DISPLAYING ITEMS BY TAG: MINDFULNESS

Whether there is a Pride group, or a similar support group, for the LGBTQ+ community in your school or not, there will be a number of LGBTQ + students in all Primary and Secondary schools. There are also LGBTQ+ teachers, whether they are out to their colleagues and/or students or not. 

The practice of mindfulness has become incredibly popular in schools. Mindfulness works by creating an environment for learning and allowing for whole-child development of skills such as self-regulation, focus, and empathy. Many schools also include a Social-Emotional Learning (SEL) programme to assist teachers in creating a positive classroom environment and to communicate school-wide behavior expectations. According to the Collaborative for Academic, Social and Emotional Learning (CASEL), SEL programs should support the development of five key skills: self-awareness, self-management, social awareness, relationship skills and responsible decision-making.

In 2000-2001 I was carrying out action research for my PhD, investigating why some pupils got excluded and others didn’t and what schools could do about it. I introduced meditation and sharing circles to Year 7 drama at a time when it seemed new and radical, and it had a positive impact on the pupils I was working with. I combined meditation with a ‘check in’ or listening circle which allowed pupils to:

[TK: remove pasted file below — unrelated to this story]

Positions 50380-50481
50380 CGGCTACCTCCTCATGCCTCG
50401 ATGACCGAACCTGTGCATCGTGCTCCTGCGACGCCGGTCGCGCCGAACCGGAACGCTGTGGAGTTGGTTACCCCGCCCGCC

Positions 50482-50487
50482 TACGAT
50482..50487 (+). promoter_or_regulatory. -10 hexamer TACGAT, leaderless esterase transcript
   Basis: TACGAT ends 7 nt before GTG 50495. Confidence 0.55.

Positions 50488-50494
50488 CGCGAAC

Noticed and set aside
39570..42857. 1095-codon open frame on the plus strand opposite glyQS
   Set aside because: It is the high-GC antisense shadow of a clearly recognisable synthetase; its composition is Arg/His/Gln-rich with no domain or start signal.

This is a topic that is close to my heart as I have had a lot of close family experience mental health concerns. Their treatment and reception by others has varied. I have also watched others struggle to ask for and accept help and support for fear of the stigma or reaction from others. The impact that this delay has had on them has cost them their education in some instances, their marriage and job in others. As a teacher, I also want my students to feel comfortable and confident - teenage years are tough enough as it is!

When I talk to people about mindfulness, and mindfulness in schools, I find a lot of people know of the idea, but that they don’t really know much about what it means. There’s a vague idea of it meaning you pay more attention to what's going on around you, which seems a fine idea for a teacher, but not much real detail. So, what does it really mean? Is it really beneficial? And if it is, what can be done to get it into the classroom when the school doesn't have a proper mindfulness programme?

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